Back in the 1980s, a gentleman named Ron Woodroof was diagnosed with AIDS and told that he had little more than a month to live. Angered by the "just die already" approach to people with AIDS back then, Woodroof decided to take matters into his own hands. In a matter of weeks, he was smuggling mass amounts of unregulated drugs and medicine into the US in an effort to keep himself and others alive a little bit longer -- which he succeeded in for years. Inspired by his rebellious heroism, Hollywood laid claim to the rights to Woodroof's life story, and a couple of decades later, Dallas Buyers' Club was born.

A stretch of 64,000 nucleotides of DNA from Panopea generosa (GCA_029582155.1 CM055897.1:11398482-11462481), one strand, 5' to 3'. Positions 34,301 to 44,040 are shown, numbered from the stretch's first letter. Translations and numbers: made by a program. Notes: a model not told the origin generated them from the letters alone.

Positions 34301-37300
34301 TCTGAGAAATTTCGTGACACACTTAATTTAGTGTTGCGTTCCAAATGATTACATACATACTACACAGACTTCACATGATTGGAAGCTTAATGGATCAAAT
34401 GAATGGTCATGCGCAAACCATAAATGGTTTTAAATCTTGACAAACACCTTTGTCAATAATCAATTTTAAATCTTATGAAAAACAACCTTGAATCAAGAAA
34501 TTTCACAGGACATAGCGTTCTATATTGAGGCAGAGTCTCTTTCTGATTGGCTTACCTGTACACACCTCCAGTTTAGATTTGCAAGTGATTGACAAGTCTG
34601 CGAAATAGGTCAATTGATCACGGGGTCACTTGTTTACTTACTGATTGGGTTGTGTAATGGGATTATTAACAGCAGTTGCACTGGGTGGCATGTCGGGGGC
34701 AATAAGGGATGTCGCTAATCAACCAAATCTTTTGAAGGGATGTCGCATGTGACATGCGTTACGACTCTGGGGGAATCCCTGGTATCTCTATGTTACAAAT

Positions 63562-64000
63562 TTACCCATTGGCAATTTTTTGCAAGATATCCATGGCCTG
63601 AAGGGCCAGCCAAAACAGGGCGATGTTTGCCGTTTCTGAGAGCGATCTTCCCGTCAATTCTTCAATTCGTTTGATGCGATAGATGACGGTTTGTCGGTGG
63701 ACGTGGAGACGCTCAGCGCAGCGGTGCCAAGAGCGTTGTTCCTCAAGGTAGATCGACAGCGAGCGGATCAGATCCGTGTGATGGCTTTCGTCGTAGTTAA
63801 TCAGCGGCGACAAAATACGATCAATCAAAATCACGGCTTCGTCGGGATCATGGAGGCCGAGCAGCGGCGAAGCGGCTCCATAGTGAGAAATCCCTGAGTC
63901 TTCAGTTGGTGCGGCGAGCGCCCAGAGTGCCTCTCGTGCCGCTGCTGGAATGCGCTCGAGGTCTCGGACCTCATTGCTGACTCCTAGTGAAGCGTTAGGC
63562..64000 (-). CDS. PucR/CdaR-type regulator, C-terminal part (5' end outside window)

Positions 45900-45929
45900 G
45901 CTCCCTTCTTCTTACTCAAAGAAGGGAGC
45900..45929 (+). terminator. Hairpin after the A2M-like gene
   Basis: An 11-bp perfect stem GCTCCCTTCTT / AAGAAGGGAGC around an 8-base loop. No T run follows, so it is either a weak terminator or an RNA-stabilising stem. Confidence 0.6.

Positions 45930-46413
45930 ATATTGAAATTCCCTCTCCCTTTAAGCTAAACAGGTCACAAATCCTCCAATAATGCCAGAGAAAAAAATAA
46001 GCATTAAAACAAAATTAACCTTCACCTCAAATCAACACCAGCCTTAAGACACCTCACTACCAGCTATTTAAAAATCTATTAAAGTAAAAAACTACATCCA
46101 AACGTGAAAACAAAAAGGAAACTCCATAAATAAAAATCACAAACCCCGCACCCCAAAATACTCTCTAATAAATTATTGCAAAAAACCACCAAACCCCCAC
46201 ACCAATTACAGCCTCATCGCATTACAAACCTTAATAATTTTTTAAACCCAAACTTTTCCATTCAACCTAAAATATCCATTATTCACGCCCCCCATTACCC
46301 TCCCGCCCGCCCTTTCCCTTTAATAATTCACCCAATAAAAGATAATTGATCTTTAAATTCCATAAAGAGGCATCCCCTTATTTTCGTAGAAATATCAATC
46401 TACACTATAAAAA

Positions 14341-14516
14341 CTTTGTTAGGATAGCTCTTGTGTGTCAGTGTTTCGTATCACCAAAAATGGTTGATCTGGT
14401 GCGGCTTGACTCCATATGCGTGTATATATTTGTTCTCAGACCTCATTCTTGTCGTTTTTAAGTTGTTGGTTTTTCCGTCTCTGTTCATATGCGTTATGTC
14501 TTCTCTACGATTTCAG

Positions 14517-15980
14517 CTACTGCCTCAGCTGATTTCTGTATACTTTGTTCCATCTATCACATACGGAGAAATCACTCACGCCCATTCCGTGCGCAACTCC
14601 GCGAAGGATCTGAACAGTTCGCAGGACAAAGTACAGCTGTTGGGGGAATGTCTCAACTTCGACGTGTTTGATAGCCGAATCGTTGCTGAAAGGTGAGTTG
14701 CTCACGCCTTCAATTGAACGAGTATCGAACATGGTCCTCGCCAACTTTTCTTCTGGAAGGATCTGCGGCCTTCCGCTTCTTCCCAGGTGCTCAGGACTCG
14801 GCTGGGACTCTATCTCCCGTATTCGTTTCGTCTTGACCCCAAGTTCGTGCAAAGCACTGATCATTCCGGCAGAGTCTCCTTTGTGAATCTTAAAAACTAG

The film sparked debates about making it legal for certain patients to experiment with medications before they are FDA-approved. Some believed that the dying had a "right to try" anything that could offer hope in their final hours, while others saw the practice as reckless and dangerous. Federal lawmakers joined in the newfound interest in terminally ill patients' rights. and soon a motion dubbed the "Dallas Buyers' Club Bill" was put forward. Only a year after the movie's release, a handful of states already began adopting said bill. After two years, half the United States had taken up the controversial policy, paving the way for a national law. The Dallas Buyer's Club movement even allowed for such a shift in perspective that some are now advocating that patients should receive aid in affording their experimental treatments. Thanks, Obama. No, seriously.
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"Alright, alright, alright."